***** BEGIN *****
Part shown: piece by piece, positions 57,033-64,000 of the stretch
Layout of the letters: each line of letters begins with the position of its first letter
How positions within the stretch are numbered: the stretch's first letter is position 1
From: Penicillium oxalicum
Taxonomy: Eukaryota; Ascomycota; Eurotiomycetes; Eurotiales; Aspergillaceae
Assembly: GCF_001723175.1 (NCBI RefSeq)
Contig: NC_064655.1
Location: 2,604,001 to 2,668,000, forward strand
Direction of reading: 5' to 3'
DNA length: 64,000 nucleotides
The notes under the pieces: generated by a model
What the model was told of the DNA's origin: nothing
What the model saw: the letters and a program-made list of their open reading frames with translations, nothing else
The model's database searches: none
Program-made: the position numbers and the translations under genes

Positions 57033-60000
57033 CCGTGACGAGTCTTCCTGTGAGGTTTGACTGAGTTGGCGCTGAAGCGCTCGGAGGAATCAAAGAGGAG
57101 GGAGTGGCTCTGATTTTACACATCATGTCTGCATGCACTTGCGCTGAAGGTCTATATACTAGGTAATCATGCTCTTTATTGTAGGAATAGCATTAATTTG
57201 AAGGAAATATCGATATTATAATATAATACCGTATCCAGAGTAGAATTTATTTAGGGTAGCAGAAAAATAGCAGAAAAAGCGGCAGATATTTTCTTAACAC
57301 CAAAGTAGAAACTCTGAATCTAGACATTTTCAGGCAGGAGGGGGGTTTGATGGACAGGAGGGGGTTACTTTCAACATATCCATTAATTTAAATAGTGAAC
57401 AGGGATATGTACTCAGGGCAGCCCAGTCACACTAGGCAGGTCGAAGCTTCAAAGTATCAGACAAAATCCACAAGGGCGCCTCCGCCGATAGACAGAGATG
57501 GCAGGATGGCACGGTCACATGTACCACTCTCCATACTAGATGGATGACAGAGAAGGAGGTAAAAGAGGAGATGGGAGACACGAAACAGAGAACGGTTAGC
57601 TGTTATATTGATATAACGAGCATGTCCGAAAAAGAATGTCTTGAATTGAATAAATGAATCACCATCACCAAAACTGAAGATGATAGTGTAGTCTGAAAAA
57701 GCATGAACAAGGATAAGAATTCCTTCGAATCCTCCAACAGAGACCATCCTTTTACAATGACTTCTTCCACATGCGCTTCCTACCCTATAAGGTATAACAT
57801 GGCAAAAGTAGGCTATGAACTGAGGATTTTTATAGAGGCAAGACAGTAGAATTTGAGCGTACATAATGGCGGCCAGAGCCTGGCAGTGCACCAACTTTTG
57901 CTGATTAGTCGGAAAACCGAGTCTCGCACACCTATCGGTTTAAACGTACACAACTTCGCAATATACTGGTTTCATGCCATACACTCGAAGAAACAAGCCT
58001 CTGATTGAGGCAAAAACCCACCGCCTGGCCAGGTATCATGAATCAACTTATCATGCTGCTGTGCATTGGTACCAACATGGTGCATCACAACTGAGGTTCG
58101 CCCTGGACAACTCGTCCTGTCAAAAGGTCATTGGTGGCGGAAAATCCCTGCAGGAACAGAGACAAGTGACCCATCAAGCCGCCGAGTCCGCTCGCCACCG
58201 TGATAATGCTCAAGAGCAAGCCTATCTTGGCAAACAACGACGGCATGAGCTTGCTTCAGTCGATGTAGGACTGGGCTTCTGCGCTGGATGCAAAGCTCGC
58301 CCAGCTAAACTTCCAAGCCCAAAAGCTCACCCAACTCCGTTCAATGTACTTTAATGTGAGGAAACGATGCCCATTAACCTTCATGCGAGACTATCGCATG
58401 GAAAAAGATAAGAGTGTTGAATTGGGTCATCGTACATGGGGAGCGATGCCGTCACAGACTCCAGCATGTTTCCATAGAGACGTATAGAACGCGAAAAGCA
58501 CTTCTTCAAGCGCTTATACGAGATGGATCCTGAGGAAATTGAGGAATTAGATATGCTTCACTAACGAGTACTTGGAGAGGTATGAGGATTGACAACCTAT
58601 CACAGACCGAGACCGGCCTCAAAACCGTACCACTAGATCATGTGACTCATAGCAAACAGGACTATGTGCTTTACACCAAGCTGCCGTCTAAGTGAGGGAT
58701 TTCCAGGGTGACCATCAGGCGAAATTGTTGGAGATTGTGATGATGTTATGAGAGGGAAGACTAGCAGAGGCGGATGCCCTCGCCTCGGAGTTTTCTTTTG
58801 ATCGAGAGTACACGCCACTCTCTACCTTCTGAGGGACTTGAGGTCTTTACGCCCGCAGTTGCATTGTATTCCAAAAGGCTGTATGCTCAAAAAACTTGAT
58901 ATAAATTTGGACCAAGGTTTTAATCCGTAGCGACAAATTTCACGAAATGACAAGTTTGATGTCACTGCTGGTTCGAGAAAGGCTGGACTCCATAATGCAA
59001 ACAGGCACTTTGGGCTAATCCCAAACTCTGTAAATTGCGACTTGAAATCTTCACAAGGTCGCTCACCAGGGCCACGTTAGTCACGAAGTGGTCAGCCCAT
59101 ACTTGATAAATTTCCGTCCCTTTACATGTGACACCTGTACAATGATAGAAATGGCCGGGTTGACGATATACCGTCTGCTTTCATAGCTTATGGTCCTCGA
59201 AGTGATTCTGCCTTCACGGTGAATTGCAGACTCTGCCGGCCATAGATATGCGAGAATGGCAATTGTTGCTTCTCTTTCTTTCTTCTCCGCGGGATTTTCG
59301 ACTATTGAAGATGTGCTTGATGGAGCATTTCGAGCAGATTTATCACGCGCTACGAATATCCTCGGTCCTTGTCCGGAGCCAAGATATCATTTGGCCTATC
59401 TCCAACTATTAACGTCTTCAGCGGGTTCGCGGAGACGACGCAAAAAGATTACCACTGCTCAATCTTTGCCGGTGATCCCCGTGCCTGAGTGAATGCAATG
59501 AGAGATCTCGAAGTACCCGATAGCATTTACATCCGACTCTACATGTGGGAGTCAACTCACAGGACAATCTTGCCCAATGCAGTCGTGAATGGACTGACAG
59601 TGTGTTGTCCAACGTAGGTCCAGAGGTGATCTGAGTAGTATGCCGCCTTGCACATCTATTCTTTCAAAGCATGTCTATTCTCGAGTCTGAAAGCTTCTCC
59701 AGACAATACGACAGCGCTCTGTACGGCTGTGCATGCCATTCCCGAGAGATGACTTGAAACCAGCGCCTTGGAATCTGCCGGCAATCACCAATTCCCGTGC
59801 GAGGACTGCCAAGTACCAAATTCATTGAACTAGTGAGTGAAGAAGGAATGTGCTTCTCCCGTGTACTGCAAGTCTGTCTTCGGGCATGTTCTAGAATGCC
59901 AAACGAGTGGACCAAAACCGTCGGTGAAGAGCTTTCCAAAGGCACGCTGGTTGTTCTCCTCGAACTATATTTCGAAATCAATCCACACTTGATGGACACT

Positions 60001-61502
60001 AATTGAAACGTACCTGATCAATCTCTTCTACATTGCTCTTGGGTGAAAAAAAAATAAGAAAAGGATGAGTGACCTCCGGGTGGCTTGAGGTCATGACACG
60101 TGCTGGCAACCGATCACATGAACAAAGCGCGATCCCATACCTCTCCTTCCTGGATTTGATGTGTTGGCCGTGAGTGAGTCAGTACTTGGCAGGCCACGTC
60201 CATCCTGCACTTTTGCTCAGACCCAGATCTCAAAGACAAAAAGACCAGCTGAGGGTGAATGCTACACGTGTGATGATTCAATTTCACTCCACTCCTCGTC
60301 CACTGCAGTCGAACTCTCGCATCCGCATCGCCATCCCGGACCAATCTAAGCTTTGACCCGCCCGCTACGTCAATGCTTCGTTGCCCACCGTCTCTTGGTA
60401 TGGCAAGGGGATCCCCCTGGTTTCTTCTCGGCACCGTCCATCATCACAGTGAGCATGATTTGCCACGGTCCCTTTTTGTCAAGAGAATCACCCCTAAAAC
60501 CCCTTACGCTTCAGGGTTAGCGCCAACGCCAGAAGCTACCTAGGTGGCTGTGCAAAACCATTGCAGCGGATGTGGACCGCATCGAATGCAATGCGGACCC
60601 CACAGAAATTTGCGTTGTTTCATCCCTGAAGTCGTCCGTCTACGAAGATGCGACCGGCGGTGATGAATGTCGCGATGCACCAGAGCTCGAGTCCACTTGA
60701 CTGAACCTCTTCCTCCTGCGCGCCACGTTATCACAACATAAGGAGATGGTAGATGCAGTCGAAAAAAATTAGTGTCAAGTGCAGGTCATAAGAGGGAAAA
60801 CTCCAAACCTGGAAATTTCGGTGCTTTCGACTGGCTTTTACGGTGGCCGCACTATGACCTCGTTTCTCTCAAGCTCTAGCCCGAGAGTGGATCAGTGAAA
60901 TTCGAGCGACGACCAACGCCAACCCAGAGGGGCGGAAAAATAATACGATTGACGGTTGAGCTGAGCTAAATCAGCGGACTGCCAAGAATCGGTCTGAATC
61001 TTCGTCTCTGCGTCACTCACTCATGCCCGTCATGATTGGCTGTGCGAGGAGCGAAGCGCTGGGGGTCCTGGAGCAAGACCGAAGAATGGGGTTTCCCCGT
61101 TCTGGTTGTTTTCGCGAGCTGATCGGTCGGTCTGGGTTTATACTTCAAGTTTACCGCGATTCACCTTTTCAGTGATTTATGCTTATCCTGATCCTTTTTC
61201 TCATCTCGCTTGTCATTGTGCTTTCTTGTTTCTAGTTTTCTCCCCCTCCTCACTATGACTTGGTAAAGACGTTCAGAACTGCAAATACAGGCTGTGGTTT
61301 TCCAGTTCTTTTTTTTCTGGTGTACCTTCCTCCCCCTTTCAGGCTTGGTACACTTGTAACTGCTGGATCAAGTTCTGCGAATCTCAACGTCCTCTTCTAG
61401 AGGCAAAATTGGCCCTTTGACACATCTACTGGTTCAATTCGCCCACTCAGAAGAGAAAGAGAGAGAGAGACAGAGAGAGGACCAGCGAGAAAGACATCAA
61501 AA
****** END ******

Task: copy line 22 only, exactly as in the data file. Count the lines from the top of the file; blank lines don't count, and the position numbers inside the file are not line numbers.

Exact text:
57501 GCAGGATGGCACGGTCACATGTACCACTCTCCATACTAGATGGATGACAGAGAAGGAGGTAAAAGAGGAGATGGGAGACACGAAACAGAGAACGGTTAGC